Rupetta, a novel by N.A. Sulway, has won this year’s Tiptree Award. According to the Award Council, the Tiptree Award is given annually to “a work of science fiction or fantasy that explores and expands gender roles . . . seek[ing] out work that is thought-provoking, imaginative and perhaps even infuriating.” Rupetta is currently available on Amazon for the Kindle for a mere $4.99 (and yes, I did buy it). The Tiptree jury also assembled an honor list, of which I have read only Sea Change by S.M. Wheeler, but if that book is indicative of the quality of the selections, I need to read the others very soon (Sea Change was on my list of last year’s best books).
The New England Science Fiction Association has awarded the Edward E. Smith Memorial Award for Imaginative Fiction, also known as the Skylark Award, to Robert J. Sawyer. The award is given to a person who exemplifies the personal qualities of E.E. “Doc” Smith, a beloved figure from the early days of science fiction.
The preliminary ballot for the 2013 Stoker Awards has been announced. Many of the books on the ballot are available for the Kindle at very reasonable prices, so this would be a good time to try some horror fiction.
List-making seems to be a recurrent pastime for those who keep blogs. I’ve seen a great many lists setting out those books I have to read in this lifetime, or that I must read to be educated, or otherwise demanding that I read certain books. The Millions takes a different approach, offering a list of 28 books you should read if you want to. And the list will surprise you in its nonspecificity. Go ahead, click! You know you want to.
What are the rules for reading? What makes one a “real” reader? Book Riot says that the only rule is that there are no rules. Sounds good to me.
George Packer has a long piece in the New Yorker about Amazon, asking whether Amazon is good for books. I can’t imagine anyone coming away from that article answering that question in the affirmative. In fact, it’s downright frightening for anyone who cares about a life of the mind. The New Republic goes a bit further, noting that no one in the book industry will talk about Amazon on the record for fear that Amazon’s huge marketing power will be turned against them.
I shop at Amazon far more than I ought to, especially now that I’ve read Packer’s article, but I still find myself patronizing used bookstores as well. Why? This ode to used bookstores answers the question. There’s a marvelous thrill of discovery in such places; just wandering their aisles is a distinct pleasure in and of itself.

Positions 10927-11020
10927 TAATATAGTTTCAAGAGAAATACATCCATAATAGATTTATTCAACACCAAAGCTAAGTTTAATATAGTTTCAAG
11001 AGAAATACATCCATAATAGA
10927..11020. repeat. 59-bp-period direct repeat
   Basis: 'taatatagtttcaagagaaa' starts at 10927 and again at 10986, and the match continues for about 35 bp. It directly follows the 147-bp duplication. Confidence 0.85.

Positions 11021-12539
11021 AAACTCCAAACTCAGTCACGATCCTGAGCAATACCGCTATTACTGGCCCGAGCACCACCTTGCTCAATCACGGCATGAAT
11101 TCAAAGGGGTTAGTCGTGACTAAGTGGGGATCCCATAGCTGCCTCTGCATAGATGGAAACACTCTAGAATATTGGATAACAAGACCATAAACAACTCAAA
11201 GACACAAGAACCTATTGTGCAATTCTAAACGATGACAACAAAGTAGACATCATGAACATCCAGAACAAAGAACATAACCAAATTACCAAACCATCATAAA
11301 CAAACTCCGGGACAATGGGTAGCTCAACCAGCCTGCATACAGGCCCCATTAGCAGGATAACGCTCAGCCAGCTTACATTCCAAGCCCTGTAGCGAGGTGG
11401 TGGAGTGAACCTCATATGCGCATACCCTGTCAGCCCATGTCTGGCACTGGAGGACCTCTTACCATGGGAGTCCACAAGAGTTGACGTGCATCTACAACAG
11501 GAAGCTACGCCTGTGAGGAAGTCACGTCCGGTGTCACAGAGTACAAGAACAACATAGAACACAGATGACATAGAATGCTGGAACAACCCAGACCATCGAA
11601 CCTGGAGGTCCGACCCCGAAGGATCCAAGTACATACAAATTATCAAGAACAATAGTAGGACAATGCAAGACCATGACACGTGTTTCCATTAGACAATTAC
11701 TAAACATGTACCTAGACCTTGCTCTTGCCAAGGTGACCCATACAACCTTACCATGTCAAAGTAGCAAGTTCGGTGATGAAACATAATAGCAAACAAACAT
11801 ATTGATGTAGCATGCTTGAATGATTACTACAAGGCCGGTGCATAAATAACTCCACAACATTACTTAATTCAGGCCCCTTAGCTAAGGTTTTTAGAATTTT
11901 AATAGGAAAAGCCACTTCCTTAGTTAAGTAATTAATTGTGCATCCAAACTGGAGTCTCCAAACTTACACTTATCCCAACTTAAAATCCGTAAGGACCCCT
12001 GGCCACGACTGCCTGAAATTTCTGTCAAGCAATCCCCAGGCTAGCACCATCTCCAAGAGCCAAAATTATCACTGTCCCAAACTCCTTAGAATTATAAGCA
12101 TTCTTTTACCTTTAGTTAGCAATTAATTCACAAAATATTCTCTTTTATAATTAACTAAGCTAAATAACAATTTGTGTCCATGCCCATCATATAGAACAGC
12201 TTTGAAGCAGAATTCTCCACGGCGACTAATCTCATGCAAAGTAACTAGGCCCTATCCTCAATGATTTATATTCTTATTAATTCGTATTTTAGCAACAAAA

Amazon isn’t the only instrument of the anguish in which the publishing industry now finds itself, though it is certainly aiding and abetting another of the attackers: self-publishers. Hugh Howey has been stoking these particular fires with a new website regarding authors’ earnings. Howey explains that he isn’t looking to get rid of traditional publishing, or even to take sales away from that avenue of distribution, but to make the pie bigger for everyone — to sell more books to more people. Some are attempting to be more critical about Howey’s numbers, separating what is clearly true from what is in doubt.
And then there are those who think that the best thing for publishing would be for J.K. Rowling to stop writing books. This sort of thing makes me cringe with something like disgust. Why should any successful writer stop writing? I find the suggestion that it would “give other writers, and other writing, room to breathe” to be just plain silly. Rowling’s success in the marketplace is not the cause of anyone else’s failure to thrive there. Write more! Write better! But don’t demand that others stop writing books that people want to read.
Margaret Atwood has some advice for writers. It’s funny how often a writer’s rules come down to “Write! Don’t stop writing!” I wonder how many “writers” out there produce fewer than a thousand words a month. I’m afraid I’m guilty as charged when it comes to fiction.
Here’s a charity we could all get behind: providing books for soldiers. It appears to be specific to authors providing signed copies for soldiers, but that shouldn’t stop you from filling your next CARE package with paperbacks nonetheless.
Movies and books: an uncomfortable marriage, at best, and the book is always better. But the best is the weird stuff the movies do to books in the hopes of garnering a wider audience.
This is just some silly fun with which to start your work week: classic video games reimagined as romance novels. Enjoy!